Here, the style names are moved up and the personal names, which not only are transliterated multisyllabically but also follow “traditional” Manchu naming conventions surprisingly closely, appear in the second position. The style names can be very self-consciously sophisticated or literary (鶴門, 虛如, and 筱波 are such examples) or appear almost to be official titles (e.g. 馴卿 and 禮臣). 仁菴, 介堂, 文軒, 容齋, and such are, instead, more art name-like, since those conventionally refer to the literatus’ abode. This rather elaborate display of names, interestingly enough, was not followed by the two Chinese patrons of the translation, Žui Boo Cen 瑞寶臣 and De Jing Ting 德靜亭, nor by the team of proofreaders (gingguleme araha 繕正) with only ordinary Manchu names:
榮海 Žonghai, 寶明 Booming, 德培 Depei, 額爾德穆 Erdemu, 文明 Wenming, 富勒鑑 Fulgiyan, 恩芳 Enfang, 海林 Hailin.
It is somewhat unclear why this is the case. There may be a difference in status than trumps personal preference. But regardless, these Manchu-Chinese hybrid names for literati is a fascinating phenomenon worthy of a closer look.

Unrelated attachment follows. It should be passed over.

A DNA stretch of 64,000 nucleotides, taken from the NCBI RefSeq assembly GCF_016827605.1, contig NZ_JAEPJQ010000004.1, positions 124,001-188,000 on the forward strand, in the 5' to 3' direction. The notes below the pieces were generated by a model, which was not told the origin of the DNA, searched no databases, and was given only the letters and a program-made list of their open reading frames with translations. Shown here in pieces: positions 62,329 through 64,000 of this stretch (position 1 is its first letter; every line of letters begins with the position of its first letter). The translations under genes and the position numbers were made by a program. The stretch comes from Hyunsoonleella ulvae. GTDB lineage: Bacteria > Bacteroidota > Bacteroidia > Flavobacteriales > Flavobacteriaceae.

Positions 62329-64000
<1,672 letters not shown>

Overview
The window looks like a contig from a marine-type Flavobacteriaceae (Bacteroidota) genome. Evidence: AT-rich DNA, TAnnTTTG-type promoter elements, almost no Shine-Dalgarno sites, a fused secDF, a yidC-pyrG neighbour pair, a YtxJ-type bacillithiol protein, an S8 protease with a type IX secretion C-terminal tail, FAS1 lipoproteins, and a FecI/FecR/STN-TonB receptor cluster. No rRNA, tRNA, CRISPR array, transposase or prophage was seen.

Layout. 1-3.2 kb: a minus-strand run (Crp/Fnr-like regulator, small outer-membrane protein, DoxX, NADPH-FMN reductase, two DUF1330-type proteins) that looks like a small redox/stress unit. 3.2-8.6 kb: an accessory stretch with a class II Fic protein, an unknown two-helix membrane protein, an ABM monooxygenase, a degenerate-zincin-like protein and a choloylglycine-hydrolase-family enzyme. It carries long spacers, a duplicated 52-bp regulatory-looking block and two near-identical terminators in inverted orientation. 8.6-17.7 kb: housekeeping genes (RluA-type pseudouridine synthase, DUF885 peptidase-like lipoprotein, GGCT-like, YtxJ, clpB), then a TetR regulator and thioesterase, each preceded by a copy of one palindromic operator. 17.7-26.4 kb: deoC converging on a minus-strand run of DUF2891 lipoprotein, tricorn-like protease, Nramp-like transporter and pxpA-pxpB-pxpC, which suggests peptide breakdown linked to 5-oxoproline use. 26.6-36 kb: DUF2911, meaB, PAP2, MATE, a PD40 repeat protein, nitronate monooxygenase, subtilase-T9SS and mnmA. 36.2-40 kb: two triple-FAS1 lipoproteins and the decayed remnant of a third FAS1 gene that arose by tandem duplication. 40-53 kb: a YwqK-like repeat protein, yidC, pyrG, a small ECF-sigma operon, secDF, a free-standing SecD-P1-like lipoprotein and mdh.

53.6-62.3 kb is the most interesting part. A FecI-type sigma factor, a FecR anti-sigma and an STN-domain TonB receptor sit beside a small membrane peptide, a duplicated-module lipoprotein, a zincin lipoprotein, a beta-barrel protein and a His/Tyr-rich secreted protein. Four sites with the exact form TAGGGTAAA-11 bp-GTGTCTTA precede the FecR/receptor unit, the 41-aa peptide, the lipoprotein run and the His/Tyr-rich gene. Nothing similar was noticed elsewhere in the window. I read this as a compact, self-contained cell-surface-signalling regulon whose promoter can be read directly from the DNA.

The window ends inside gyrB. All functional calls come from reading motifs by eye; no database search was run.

Appendix Jul. 13:
As it often happens, I learn of something that benefits the argument of my blogpost the moment I finish writing it. Today I processed an interesting Manchu grammatical work titled Dasame foloho manju gisun-i untehun hergen-i temgetu jorin bithe (重刻清文虛字指南編, Guide to Manchu “Empty Characters,” The Revised Edition). It was originally published by a Mongol named Heo Tiyan Wanfu 厚田萬福 (preface dated 1884) and was revised and republished by his student Fungšan 鳳山 (preface dated 1894), of the Hanjun Eight Banners (ujen cooha).
When the ethnicity of the names are uncertain, one is left to make conjectures; that was how it was with many names in my original post. It is no longer the case here: we see that a Mongolian literatus taking up the naming convention typical of 19th century Manchu literati, and also a Han Chinese bannerman transliterating his name into Manchu letters in the Manchu fashion. Further confirmation, I think, that instead of substantialist distinctions between “Manchu” versus “Chinese” names as a locus of identity differentiation, we are better off thinking in terms of Manjurisms and Siniticisms in naming practices that are often co-present, and mix-and-match through negotiations and improvisations, and tells us a different kind of story of how bannermen of different ethnicities dealt with the difficulty of names.